If nothing else was established by Brandi Carlile’s live recreation of Joni Mitchell’s 1971 Blue album, and plenty else was, it was that the 38-year-old singer has nerves even steelier than her vocal cords are pliable.
Mitchell is as impossible to emulate as a ridiculously tricky singer, songwriter, and picker as they come, which would set the bar for homage high enough even if she wasn’t known for not always having suffered foolish acolytes gladly.
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As it turned out
Carlile had a pretty good head start on getting a thumbs-up from Mitchell for her tribute show Monday night at Walt Disney Hall, where she made it clear to the L.A.
the audience that in recent months she had ingratiated herself into her heroines’ wine cellar, and probably heart, too. But still: Playing Blue in its entirety in front of Mitchell, who was sitting two seats away from another Carlile hero, Elton John, should’ve been enough to drench the coolest cucumber in flop sweat.
Better late than never
Elton, as it turned out, had a term for any singer dotty enough to assign herself Blue public homework. However, Carlile admitted at one point that she immediately regretted her decision to even say that in the first place.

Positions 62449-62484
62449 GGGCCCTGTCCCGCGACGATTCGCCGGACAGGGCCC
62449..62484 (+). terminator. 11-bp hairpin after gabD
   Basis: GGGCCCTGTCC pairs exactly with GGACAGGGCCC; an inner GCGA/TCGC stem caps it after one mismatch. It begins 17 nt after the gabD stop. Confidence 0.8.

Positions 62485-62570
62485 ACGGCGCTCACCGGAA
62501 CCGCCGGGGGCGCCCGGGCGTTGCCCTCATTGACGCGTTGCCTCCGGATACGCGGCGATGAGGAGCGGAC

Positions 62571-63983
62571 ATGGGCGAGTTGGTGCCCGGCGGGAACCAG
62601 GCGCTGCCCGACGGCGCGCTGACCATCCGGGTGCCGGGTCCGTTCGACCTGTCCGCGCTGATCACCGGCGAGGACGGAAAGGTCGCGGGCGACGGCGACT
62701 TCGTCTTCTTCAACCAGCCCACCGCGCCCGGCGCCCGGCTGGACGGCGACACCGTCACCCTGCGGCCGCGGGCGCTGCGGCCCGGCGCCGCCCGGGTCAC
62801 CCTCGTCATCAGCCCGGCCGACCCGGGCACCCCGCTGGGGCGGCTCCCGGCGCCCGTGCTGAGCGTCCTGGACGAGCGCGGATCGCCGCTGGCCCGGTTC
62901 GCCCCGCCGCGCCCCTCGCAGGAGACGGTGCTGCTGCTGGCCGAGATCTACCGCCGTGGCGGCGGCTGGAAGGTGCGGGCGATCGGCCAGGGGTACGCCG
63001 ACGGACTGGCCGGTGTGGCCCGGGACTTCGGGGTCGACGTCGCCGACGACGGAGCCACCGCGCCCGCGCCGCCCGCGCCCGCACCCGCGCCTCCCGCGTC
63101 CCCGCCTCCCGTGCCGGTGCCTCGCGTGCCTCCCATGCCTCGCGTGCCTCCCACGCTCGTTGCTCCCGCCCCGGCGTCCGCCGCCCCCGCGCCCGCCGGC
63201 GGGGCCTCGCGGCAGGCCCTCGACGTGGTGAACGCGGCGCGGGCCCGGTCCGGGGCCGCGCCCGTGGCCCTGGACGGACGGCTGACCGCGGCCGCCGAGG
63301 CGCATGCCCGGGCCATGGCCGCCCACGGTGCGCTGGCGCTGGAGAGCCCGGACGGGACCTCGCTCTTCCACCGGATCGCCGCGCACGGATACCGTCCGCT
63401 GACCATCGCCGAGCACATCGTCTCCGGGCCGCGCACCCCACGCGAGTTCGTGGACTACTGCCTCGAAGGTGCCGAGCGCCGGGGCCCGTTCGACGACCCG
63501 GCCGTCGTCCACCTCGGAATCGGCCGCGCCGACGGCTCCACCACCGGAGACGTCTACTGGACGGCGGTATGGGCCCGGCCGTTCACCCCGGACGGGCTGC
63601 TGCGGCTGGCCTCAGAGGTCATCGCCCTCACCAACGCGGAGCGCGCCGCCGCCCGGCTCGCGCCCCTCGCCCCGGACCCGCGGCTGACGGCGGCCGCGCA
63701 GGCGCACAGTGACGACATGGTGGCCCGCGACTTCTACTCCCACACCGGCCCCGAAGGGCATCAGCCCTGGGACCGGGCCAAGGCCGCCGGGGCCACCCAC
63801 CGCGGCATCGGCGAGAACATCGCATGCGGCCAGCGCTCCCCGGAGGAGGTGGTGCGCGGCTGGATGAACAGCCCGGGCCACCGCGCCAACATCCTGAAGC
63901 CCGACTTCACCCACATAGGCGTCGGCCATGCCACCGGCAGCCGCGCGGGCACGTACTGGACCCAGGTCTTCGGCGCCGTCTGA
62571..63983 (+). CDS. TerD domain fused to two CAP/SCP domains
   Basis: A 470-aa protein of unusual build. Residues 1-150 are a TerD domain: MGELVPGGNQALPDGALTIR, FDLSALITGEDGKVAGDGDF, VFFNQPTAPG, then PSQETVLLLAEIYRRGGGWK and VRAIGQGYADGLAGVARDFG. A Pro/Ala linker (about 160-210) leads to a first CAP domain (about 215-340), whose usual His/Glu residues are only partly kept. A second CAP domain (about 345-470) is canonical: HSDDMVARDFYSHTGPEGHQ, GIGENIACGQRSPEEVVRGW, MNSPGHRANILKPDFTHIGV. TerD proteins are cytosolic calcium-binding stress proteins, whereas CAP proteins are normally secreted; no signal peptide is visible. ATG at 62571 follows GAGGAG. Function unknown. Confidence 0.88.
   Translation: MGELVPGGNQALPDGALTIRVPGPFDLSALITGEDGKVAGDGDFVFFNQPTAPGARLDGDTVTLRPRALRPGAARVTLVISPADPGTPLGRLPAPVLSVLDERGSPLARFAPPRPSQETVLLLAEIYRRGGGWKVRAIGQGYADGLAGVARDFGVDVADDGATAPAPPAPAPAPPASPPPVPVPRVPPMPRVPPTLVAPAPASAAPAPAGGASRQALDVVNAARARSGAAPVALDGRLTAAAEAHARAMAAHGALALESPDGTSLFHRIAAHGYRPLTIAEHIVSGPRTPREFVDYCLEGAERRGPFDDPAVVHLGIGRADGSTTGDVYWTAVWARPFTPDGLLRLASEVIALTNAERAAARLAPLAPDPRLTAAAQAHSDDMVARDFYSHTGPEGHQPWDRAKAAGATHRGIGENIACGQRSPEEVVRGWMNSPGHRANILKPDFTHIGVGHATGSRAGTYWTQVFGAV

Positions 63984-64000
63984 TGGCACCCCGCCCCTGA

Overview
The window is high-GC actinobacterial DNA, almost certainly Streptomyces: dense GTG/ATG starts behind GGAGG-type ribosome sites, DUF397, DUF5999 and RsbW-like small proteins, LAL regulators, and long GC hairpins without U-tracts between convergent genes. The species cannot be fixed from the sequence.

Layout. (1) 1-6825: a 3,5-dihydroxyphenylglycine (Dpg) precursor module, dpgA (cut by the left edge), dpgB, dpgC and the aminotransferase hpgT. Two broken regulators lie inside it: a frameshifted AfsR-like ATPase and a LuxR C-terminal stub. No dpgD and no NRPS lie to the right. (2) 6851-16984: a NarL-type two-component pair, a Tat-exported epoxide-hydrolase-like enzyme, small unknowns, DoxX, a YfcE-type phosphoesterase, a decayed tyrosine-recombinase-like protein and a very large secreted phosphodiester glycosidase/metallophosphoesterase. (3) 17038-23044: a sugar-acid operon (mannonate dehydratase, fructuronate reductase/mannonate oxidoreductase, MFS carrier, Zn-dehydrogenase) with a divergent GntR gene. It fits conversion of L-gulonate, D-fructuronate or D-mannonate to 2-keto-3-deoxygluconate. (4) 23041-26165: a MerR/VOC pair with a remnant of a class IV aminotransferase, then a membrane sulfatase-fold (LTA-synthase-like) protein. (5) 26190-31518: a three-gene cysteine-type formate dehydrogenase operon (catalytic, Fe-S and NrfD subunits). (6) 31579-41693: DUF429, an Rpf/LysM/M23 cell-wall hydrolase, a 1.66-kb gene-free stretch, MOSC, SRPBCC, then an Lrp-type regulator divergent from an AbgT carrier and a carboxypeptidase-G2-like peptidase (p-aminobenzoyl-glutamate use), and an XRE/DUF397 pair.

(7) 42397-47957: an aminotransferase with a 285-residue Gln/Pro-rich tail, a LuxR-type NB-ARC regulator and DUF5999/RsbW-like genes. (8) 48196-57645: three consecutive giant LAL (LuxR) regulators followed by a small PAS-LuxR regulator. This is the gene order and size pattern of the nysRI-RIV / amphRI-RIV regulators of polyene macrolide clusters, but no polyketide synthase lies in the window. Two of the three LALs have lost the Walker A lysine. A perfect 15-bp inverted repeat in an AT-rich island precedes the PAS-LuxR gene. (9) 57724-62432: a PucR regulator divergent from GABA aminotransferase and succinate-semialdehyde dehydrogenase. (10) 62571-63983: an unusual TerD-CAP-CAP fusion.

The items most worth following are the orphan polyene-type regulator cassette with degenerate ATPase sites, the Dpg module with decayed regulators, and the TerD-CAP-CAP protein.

John might have been referring specifically to her intention to avoid cheat sheets. The songwriter even expressed how it was a time of tremendous growth for her, taking her tongue out of her cheek for a moment.
Talk on stage
This was, by any standard, an event: a set of 10 confessional songs that, by acclamation, is one of the landmark albums of the previous century, brought back to life by the best pure singer we’ve had in this one.
The concert, given its own title perhaps in a nod to the classical programs that usually fill the hall, Songs Are Like Tattoos, was a one-off, with no cameras or mobile trucks on hand to record the event for posterity.